Female cleaner
826,000 extra women have moved into types of work that are typically low paid and insecure since the 2008 financial crisisReuters

The number of women working in low paid and insecure work in the UK has reached alarmingly high levels, according to the Fawcett Society.

The campaign group's warning coincided with the release of its research, which found that 826,000 extra have women moved into types of work that are typically low paid and insecure since the 2008 financial crisis.

"The numbers of women in low paid, insecure work are still alarmingly high," said Dr Eva Neitzert, deputy chief executive of the Fawcett Society.

"Since the crisis in 2008 we have seen a nearly two-fold increase in the numbers of women working in insecure, part-time and temporary jobs where they would prefer to be in secure, full-time roles."

The study also found that since the financial crisis female under-employment has nearly doubled to 789,000 and an additional 371,000 women have moved into self-employment.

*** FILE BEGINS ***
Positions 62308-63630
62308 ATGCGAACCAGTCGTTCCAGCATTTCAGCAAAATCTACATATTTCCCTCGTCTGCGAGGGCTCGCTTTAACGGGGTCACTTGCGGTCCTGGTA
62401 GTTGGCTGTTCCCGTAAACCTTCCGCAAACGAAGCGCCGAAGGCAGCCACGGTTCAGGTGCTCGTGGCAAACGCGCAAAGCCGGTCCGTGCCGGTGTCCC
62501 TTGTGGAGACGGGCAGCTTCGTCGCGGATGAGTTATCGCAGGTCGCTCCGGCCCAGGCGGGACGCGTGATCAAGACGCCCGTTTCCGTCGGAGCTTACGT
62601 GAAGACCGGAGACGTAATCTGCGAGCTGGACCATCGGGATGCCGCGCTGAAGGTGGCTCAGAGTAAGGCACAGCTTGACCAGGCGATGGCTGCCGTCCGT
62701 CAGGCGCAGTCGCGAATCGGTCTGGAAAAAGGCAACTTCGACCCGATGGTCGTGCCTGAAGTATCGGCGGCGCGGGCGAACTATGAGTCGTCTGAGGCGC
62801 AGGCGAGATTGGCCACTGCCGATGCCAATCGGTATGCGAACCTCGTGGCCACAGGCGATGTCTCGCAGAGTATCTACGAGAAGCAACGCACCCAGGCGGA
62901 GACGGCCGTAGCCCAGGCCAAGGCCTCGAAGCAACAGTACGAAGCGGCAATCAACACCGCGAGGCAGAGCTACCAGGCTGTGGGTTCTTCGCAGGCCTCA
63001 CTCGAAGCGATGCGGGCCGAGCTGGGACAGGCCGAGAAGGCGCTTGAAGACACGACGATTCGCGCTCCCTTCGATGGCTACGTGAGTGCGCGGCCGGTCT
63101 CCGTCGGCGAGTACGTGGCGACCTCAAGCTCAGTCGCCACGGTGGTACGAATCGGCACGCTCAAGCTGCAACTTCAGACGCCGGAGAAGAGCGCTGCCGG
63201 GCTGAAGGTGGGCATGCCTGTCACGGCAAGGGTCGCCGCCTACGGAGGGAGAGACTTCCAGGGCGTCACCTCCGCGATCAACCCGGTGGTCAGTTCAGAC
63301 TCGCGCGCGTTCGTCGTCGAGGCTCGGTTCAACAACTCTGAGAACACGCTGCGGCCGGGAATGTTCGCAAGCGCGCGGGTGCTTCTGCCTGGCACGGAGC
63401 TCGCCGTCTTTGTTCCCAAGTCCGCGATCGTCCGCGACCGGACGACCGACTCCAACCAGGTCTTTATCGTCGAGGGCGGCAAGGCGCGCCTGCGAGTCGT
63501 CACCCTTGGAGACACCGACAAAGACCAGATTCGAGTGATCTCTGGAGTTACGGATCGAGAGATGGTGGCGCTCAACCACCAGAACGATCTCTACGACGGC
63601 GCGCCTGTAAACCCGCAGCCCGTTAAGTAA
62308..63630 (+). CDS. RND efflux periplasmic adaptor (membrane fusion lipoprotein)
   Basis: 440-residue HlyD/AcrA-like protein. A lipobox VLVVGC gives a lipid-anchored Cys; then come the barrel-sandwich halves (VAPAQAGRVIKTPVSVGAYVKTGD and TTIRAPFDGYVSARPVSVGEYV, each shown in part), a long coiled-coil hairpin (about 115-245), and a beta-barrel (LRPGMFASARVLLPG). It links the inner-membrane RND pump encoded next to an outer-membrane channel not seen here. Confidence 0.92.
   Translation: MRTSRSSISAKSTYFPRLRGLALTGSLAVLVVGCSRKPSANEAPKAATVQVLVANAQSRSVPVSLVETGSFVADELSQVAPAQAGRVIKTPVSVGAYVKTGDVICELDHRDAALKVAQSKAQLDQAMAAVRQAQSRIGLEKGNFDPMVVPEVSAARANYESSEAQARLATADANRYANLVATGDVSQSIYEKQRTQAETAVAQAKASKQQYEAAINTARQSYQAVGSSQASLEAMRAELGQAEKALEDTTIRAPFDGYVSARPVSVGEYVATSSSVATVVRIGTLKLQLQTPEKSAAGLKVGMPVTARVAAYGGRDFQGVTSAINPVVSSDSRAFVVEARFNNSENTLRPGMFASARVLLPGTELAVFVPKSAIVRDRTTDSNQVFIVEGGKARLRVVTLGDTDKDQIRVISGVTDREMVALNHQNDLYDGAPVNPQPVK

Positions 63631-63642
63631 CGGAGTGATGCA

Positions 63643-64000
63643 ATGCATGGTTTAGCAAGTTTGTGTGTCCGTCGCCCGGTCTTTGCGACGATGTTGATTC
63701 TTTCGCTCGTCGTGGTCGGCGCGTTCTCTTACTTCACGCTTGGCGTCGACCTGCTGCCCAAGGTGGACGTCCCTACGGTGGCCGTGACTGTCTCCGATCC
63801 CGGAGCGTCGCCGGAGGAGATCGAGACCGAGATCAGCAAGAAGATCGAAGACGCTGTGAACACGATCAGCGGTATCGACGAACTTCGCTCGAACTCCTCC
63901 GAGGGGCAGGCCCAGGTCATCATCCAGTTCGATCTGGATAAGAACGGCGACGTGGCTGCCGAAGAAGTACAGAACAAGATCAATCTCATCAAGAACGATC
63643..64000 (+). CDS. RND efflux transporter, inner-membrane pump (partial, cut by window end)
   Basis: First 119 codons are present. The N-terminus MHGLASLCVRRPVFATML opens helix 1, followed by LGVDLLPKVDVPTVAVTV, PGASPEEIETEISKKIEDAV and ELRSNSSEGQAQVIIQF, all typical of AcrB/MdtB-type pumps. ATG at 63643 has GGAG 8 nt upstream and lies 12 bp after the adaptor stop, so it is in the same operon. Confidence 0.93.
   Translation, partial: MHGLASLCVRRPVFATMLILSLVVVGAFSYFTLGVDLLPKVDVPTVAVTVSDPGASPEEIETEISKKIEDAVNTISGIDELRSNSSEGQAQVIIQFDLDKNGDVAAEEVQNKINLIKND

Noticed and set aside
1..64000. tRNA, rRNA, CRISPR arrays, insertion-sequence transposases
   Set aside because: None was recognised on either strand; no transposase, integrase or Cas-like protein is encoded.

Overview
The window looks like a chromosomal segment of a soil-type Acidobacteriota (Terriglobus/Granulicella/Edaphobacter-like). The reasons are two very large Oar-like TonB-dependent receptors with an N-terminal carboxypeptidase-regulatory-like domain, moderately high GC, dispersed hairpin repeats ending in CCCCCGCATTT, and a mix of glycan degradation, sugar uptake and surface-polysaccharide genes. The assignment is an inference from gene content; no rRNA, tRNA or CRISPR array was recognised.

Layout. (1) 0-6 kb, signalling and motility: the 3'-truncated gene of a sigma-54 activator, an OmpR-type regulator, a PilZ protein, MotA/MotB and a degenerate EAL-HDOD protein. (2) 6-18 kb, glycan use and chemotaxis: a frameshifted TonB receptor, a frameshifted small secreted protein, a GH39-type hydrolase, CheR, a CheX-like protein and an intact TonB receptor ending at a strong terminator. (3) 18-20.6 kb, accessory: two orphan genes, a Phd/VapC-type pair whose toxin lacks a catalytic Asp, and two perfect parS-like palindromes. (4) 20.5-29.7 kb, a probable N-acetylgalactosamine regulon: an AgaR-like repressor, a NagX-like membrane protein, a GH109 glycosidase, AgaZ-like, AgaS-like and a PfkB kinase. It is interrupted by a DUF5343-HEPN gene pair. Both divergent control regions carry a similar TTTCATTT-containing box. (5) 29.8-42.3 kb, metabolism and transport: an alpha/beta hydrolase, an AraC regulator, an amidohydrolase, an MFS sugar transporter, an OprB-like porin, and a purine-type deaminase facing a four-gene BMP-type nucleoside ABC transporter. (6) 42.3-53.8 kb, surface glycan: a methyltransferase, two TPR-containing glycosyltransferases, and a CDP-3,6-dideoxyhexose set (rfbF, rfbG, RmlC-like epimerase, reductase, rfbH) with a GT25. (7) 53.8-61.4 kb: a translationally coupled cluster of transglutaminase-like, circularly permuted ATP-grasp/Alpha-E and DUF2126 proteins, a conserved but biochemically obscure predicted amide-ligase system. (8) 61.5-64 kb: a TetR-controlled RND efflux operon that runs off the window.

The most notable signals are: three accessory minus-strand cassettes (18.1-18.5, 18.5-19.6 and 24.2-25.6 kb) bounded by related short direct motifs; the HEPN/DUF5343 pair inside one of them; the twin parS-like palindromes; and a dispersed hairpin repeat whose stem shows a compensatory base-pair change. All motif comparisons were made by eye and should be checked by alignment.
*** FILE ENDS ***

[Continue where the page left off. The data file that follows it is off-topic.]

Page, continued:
The research also revealed that high levels of low paid women are working significantly below their skill or qualification level.

For instance, more than two in ten (22%) of those on low pay are educated to degree level and almost four out of ten (36.8%) describe themselves as 'overqualified and over-skilled' for their current job, according to a survey conducted by the campaign group.

The Fawcett Society, in light of the research, called on the government to help increase the availability of quality, part-time and flexible roles by ensuring that all roles in the public sector are advertised on a flexible basis as routine.

"It's great that more women are in employment but for too many working life just means a different kind of poverty and insecurity," said Frances O'Grady, the general secretary of the Trades Union Congress.

"The alarming shift in the UK's job market towards low-pay and casualised contracts is hitting women hardest and risks turning the clock back on decades of progress towards equal pay.

"Unless more is done to tackle poverty wages and job insecurity women in particular will be excluded from Britain's economic recovery."